Categories: viruses

Feline Foamy Virus (FeFV) – high levels across the USA

FFV affects pumas and domestic cats and is highly prevalent. Photo (modified) JAVMA.

As a concerned cat owner, have you heard of feline foamy virus (FFV or FeFV)? It is not listed in the excellent Cat Owner’s Home Veterinary Handbook and yet the AVMA in their online journal recently say that it is present in a high proportion of domestic cats. For example 64% of domestic cats in eight shelters have it in some US states. It is called a Spumavirus and it is a retrovirus.

To measure how widespread it is scientists use the word ‘seroprevalence’ which means the existence of the disease as evidenced by its presence in the cat’s blood (blood serum). I’ll presume that this refers to the existence of antibodies against the disease in the blood.

This is what Katie Burns wrote on Feb 12 2020 in JAVMA News:

Among domestic cats admitted to shelters because of nonowner surrender or that were involved in trap-neuter-return programs, the FFV seroprevalence was 75.0% in Southern California, 52.4% in Colorado, and 41.9% in Florida. Among pumas, the FFV seroprevalence was 69.1% in Southern California, 77.3% in Colorado, and 83.5% in Florida.

So FFV is everywhere in the domestic cat population. And it also infects mountain lions to the same level (78.6% of pumas in three states). There is transmission of the virus between domestic/feral cats and mountain lions. Transmission between domestic cats is said to be through ‘intimate social contact’ and less commonly aggressive behaviour i.e. biting.

So what the hell is it? Well, it seems that the reason why we don’t hear about it is because there are no symptoms of illness but I think this is work in progress. It is said to be ‘apathogenic’ meaning not pathogenic i.e. not capable of causing disease. So the virus is simply present in the body with no effect. Is that correct? It sounds odd that a disease does not cause disease!

However, the virus is still ‘poorly understood’. Can it work in conjunction with well know viruses such as FIV and FeLV and make them worse?

A study published in May 2008 on says that cats show no outward symptoms of disease but that an examination of the kidney and lung tissues of the cats by microscope showed changes. The researchers said that more work was needed to assess the significance of the finding.

It was referred to in a study as long ago as 1999. That study said that in domestic cats over 9-years-of-age it was present in over 70% of them. FFV seems to have been under the radar of concerned cat guardians. I sounds a bit like toxoplasmosis in terms of it’s asymptomatic behavior. But the question is whether FFV does have an impact on domestic cat health in hidden way.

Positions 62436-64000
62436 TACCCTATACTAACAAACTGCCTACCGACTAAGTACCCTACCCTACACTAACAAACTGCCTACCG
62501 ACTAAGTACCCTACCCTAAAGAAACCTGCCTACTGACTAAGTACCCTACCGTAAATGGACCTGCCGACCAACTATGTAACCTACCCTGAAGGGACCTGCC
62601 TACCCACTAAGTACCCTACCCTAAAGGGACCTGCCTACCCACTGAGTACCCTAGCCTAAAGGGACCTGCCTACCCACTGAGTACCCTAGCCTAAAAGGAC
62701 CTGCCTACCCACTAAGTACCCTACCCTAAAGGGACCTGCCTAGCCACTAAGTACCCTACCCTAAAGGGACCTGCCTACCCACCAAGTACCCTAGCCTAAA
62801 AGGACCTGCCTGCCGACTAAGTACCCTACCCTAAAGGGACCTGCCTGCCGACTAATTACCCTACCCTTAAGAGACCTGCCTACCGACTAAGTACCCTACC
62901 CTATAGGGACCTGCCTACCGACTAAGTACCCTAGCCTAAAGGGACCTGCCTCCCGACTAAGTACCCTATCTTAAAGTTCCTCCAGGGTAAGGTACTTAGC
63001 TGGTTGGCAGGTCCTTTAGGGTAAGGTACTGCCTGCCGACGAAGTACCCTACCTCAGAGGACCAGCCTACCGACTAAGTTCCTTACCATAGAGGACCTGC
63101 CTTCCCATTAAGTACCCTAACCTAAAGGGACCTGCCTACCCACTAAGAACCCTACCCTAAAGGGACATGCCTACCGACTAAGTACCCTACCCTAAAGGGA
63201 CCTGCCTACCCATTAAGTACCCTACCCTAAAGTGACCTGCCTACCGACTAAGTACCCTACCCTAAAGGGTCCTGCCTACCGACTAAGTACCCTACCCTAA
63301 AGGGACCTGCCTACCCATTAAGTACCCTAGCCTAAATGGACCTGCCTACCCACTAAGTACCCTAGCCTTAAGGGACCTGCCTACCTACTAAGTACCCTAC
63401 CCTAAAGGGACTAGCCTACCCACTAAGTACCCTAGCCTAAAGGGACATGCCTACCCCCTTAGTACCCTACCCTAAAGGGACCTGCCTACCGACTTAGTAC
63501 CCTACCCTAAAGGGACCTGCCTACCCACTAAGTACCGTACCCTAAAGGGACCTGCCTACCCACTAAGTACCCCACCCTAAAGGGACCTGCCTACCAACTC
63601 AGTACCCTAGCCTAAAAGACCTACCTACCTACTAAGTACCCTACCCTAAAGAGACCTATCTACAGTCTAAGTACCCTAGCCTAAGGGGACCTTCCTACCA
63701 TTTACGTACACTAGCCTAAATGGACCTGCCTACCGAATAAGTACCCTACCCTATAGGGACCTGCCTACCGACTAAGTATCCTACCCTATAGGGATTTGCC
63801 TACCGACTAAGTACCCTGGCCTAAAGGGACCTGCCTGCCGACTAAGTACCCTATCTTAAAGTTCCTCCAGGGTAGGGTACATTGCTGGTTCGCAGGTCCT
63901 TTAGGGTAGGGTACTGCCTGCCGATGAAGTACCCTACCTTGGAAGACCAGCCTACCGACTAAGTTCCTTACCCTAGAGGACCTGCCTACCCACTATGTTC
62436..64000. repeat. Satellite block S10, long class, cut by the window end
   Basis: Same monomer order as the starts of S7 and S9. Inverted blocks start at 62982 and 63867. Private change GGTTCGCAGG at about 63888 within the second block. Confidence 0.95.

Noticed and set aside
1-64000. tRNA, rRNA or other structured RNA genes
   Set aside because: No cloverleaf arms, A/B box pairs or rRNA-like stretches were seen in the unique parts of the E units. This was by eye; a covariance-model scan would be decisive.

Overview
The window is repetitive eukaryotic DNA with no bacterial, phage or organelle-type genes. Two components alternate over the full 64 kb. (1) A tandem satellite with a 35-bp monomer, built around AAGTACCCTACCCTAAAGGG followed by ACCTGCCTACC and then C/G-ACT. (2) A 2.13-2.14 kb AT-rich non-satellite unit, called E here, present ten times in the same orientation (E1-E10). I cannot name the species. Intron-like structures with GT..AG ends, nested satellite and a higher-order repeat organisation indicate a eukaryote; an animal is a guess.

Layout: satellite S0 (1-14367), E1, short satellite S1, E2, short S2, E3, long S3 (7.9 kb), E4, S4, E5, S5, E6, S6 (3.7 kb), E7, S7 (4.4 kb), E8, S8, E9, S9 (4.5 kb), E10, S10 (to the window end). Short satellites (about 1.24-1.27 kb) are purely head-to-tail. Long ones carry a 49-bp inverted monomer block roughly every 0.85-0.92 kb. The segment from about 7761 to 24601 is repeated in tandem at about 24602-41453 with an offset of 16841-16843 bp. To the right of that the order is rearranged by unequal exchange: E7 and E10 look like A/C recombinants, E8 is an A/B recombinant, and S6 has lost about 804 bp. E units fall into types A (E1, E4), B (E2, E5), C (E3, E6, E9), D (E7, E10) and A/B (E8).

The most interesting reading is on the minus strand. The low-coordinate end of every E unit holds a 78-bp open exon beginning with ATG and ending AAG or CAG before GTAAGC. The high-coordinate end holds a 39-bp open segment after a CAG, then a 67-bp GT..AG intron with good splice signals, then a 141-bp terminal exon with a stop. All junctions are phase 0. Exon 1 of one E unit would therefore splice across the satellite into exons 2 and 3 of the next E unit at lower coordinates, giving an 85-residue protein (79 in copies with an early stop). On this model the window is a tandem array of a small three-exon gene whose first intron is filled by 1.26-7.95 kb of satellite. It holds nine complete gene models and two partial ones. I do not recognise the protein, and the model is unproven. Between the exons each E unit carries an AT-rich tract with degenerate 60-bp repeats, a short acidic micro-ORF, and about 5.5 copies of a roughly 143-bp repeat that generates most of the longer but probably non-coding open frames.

Sources: JAVMA, 2 studies and dictionaries.


New feline viral disease discovered in Vancouver

VANCOUVER: Veterinarians and scientists have decided that a brand-new feline disease has become evident at the SPCA's animal centre in ...
Read More

WSAVA says cats should be kept indoors until coronavirus peters out

This advice by the World Small Animal Veterinary Association (WSAVA) applies to any country. Dr Michael Lappin the chairman of ...
Read More

Vet explains basic difference between FeLV and FIV (audio)

Dr. Diane Delmain of Auburn University’s College of Veterinary Medicine explains the basic differences in an interview by WLTZ First ...
Read More

Can I catch a cold from my cat?

Can I catch a cold from my cat? No, you can't. Most infectious diseases are species-specific. They only affect a ...
Read More

How do indoor cats get colds?

Full-time indoor cats can get colds because the virus that produces the cold can get inside the house where the ...
Read More

Feline panleukopenia puts hundreds of cats from Central California SPCA at risk including at PetSmart

Hundreds of kittens and cats that have passed through the Central California SPCA (some to PetSmart) are at risk of ...
Read More

Animal Adoption Centre and Animal Shelter Screw Up Resulting in the Death of 12 Cats

An animal adoption centre failed on this occasion to vaccinate the cats at their centre. They imported, from a rural ...
Read More
Please comment here using either Facebook or WordPress (when available).
Michael Broad

Hi, I'm a 71-year-old retired solicitor (attorney in the US). Before qualifying I worked in a many jobs including professional photography. I have a girlfriend, Michelle. I love nature, cats and all animals. I am concerned about their welfare.

Leave a Comment

Recent Posts

Do lions lose their teeth?

Yes, lions do sometimes lose some of their teeth as this excellent photograph by Ernest Porter shows. It was taken…

3 hours ago

Wonder cats: Trained to speed dial 911

This is the story of Tommy, a red tabby cat who lived (and may still live) with a guy called…

7 hours ago

Evidence that wildcats lived with humans in Poland 7,000 years ago

This story confirms, in my view, that semi-domesticated wildcats travelled with migrants from the Eastern Mediterranean to other parts of…

8 hours ago

Red Alert: Urgent Cats of Tampa Bay

Rescue or Adopter Needed! Urgent Rescue Plea!!! Because of being in vet services Rosemary can be euthanized at any time…

22 hours ago

What is a tabby cat?

A tabby cat can be any one of the following: a random bred domestic cat, a feral cat, a stray…

22 hours ago

Ten domestic cats mysteriously and illegally relocated to stately home near Wigan

NEW AND VIEWS - WIGAN, UK: It is reported that 10 cats have vanished from a neighbourhood of Wigan over…

1 day ago